One To Think On: Should General Philosophy Replace Religious Teaching In Schools?

I have one very vivid memory of my religious education from school, and it is a less than happy one. There I was, an 11-year-old child with no artistic ability being forced to design the movie poster for the film version of The Good Samaritan. What a ridiculous waste of time for everyone involved.

This was the case simply because we had run out of things to talk about in the classroom. In that class we had heard the same stories so many times that it had become pointless to repeat them any more. Religious studies had become so saturated that between the ages of nine and fourteen, when I was finally allowed to drop it, we had covered the same material at least three times. My question is this. Would not this wasted time have been better served studying general philosophy rather than repeating religious parables?

This is a debate that has been taking place in Luxembourg recently, and one I believe should be taking place here. The primary value of religious studies in a multicultural society such as the one we live in is for general cultural and ethical education, so why limit ourselves to simply talking about the sacrosanct? Philosophy has shaped our society as much as anything in history, and is one of the reasons we debate and challenge truths that might otherwise be universally accepted.

Philosophy tends to have a shroud of ‘high academia’ around it, and that can be forbidding to learners who want a basic education in it. The Socratic mantra that the only true wisdom is to know you know nothing is not complex in and of itself, yet Socrates and Plato seem much more inapproachable than religious texts written around the same time. Furthermore, anyone that wants to study the Renaissance or the Enlightenment in any way, shape or form –as I did- requires at least a passable knowledge of philosophy, and this would eliminate the need for the difficult self-tutoring that is currently enforced.

This is why I would introduce ‘Ethics’ from a young age to encourage constructive thought and the development of a personal ethical philosophy based on informed choice, rather than spoon feeding religious parables that have no greater practical real world use than the other philosophies that might be taught. It is high time that as a society we put Plato, Aristotle, Paine and Spinoza on a par with Matthew, Mark, Luke and John, and school is the perfect place to do this. I would be fascinated to hear if other people have had similar experiences to mine, or if anyone else agrees that philosophy should be just as, if not more important, than a religious education.

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4 thoughts on “One To Think On: Should General Philosophy Replace Religious Teaching In Schools?

  1. I strongly agree with you. Actually, in France only private schools require their students to attend religious lessons. On the contrary, in “general” high schools, philosophy lessons are taught to senior-year students. Though these are not my favorite lessons, it is indeed interesting and truly gratifying. It enlarges general culture and urges young people to open their minds. And I believe it allows a much wider vision of the world than religious education. Of course, it cannot be taught as soon as religion is, so you might not be talk at the same “scale”/”level”(?) in this post, but I just wanted to point that out as my point of view joins yours.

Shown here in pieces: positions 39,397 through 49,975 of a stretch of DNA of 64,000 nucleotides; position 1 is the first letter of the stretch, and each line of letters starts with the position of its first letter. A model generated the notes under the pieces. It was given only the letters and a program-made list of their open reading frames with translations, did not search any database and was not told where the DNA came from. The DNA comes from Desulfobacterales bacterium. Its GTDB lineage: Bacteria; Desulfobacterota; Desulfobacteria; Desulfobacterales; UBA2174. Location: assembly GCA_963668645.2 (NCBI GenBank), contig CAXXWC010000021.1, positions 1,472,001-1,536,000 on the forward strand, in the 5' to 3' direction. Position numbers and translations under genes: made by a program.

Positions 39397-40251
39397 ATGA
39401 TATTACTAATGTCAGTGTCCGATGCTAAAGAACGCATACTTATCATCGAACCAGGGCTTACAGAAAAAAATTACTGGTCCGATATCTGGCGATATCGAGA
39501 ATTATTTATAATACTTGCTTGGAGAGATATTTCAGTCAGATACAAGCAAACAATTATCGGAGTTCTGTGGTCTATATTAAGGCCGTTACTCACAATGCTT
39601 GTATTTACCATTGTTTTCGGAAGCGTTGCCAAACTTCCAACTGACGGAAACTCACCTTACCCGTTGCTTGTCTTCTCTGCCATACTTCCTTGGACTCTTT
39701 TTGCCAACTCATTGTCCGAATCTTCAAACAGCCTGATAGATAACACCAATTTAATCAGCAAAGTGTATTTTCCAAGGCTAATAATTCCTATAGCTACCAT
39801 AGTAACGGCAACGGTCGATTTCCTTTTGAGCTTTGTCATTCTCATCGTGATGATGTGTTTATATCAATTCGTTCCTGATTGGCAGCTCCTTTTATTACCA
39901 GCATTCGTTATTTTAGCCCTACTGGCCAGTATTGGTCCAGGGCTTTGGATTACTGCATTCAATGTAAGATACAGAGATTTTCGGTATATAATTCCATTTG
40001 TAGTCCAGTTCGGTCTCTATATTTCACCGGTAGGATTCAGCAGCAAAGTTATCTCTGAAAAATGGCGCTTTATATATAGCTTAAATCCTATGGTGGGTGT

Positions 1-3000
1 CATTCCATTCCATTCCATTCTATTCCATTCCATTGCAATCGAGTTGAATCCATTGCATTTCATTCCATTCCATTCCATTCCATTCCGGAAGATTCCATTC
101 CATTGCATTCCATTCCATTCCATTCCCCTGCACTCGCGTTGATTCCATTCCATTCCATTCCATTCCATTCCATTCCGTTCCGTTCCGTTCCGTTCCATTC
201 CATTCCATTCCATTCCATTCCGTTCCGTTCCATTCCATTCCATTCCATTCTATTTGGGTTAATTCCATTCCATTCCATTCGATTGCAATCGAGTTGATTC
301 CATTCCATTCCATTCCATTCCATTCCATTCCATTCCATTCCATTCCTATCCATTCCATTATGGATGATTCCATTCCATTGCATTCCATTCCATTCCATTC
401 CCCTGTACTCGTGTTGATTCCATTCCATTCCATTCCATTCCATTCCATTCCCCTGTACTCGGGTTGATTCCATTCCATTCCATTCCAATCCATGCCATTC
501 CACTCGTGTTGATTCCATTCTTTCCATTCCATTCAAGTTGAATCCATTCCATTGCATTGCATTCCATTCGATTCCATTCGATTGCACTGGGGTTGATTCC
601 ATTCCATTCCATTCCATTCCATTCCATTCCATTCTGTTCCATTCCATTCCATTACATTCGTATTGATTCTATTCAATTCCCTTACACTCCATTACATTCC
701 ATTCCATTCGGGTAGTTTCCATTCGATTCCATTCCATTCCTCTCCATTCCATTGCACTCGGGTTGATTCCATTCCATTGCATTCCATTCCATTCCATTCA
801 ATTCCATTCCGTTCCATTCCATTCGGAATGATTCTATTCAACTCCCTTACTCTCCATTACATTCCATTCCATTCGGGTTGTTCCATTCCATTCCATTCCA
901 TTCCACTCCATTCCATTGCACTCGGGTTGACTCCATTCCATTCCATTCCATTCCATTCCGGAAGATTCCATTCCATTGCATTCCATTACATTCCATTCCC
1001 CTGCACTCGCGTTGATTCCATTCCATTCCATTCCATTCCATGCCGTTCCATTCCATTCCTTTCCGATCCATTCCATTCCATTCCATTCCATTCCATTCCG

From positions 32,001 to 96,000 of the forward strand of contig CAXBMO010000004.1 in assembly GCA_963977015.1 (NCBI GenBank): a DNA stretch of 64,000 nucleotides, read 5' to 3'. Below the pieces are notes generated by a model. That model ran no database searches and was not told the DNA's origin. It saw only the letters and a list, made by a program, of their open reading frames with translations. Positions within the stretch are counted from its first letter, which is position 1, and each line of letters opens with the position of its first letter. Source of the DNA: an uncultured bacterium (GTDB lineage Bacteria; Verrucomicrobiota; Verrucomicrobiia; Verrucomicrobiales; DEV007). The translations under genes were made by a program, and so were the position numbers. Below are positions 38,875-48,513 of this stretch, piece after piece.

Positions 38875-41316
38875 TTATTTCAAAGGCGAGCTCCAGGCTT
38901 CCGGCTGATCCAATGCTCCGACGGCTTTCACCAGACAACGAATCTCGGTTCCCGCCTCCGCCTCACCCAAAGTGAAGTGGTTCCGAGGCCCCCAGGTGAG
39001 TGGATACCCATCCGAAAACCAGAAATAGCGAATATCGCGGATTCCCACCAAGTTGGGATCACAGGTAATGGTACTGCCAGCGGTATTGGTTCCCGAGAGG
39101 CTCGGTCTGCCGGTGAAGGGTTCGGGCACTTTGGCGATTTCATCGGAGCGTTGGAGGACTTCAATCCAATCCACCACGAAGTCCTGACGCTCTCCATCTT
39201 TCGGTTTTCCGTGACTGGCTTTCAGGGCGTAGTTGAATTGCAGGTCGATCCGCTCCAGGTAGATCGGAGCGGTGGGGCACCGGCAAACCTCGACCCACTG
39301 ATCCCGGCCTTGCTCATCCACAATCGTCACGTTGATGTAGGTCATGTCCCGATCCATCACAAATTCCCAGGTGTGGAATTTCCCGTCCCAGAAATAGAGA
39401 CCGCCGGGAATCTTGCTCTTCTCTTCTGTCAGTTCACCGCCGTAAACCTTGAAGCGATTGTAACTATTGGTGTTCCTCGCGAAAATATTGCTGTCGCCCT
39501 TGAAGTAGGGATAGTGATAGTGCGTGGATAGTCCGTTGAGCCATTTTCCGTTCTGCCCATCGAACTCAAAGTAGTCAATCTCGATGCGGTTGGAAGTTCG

Thought-provoking and worthy question you raised in your post. Liked it very much.

    Liked by 1 person

    1. Thanks, Giulia. Yes, I am a great admirer of the secular French way, as you may be able to tell from this and previous posts! I think it’s incredibly important to be aware of how our culture developed, and philosophy is such a huge part of that, that the earlier we can get it talked about by children the better in my view. Of course, religion is a huge part of that too, and I think religious awareness (if not practice) does have its place, but alongside philosophy in an ethics class, rather than superimposed upon it, as it sometimes is in the UK. Thanks for reading and sharing your opinion 🙂

      Liked by 1 person

  2. Very interesting post, and a good question. I would say that philosophy should precede religious education. Now, I add this caveat, I am Catholic and in the USA, and separation of Church and State keeps religion out of public schools. I attended Catholic private school for the first 8 years of my education, and religion was a subject like math or English.

    But, what is missing in the US today is basic training in logic and a solid introduction into philosophy. Philosophy is the preamble to faith, as one of my Theology Professors taught. We have to understand how to use our minds in order to understand our world and our place in it. Which includes a religious sensibility, in my mind.

    So, where possible, I would not replace religious education with Philosophy, but I would certainly precede it with philosophy for a good grounding in how to think.
    FB

    Liked by 1 person

    1. An interesting take on it, I agree that philosophy should be a pre-requisite, but that it shouldn’t necessarily replace religious teaching. To me, religion is only a certain applied and enforced moral philosophy anyway, so there is no reason not to teach it as part of a general philosophy class, I just don’t believe it should be separated out into its own subject.

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